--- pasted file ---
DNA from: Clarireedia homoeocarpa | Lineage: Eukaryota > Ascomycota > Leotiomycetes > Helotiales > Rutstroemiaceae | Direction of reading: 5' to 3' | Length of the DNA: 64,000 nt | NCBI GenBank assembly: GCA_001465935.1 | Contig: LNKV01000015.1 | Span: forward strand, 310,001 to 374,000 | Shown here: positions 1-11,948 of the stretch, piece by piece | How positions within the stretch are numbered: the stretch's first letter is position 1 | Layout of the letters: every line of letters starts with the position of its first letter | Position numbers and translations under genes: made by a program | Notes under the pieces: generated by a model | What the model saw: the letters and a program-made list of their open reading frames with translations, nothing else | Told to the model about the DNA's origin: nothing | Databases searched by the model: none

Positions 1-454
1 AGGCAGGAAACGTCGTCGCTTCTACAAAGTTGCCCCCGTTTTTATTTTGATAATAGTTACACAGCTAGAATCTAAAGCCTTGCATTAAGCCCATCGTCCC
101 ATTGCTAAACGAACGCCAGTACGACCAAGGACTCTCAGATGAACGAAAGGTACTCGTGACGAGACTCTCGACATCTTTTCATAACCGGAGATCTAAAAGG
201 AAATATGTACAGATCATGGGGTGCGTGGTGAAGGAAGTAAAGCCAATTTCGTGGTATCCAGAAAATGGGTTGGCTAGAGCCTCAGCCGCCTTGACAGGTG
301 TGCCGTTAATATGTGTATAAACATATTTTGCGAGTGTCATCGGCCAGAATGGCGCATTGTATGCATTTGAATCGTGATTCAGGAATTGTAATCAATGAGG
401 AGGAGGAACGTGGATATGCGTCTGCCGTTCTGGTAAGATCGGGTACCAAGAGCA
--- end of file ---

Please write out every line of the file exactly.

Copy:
DNA from: Clarireedia homoeocarpa | Lineage: Eukaryota > Ascomycota > Leotiomycetes > Helotiales > Rutstroemiaceae | Direction of reading: 5' to 3' | Length of the DNA: 64,000 nt | NCBI GenBank assembly: GCA_001465935.1 | Contig: LNKV01000015.1 | Span: forward strand, 310,001 to 374,000 | Shown here: positions 1-11,948 of the stretch, piece by piece | How positions within the stretch are numbered: the stretch's first letter is position 1 | Layout of the letters: every line of letters starts with the position of its first letter | Position numbers and translations under genes: made by a program | Notes under the pieces: generated by a model | What the model saw: the letters and a program-made list of their open reading frames with translations, nothing else | Told to the model about the DNA's origin: nothing | Databases searched by the model: none

Positions 1-454
1 AGGCAGGAAACGTCGTCGCTTCTACAAAGTTGCCCCCGTTTTTATTTTGATAATAGTTACACAGCTAGAATCTAAAGCCTTGCATTAAGCCCATCGTCCC
101 ATTGCTAAACGAACGCCAGTACGACCAAGGACTCTCAGATGAACGAAAGGTACTCGTGACGAGACTCTCGACATCTTTTCATAACCGGAGATCTAAAAGG
201 AAATATGTACAGATCATGGGGTGCGTGGTGAAGGAAGTAAAGCCAATTTCGTGGTATCCAGAAAATGGGTTGGCTAGAGCCTCAGCCGCCTTGACAGGTG
301 TGCCGTTAATATGTGTATAAACATATTTTGCGAGTGTCATCGGCCAGAATGGCGCATTGTATGCATTTGAATCGTGATTCAGGAATTGTAATCAATGAGG
401 AGGAGGAACGTGGATATGCGTCTGCCGTTCTGGTAAGATCGGGTACCAAGAGCA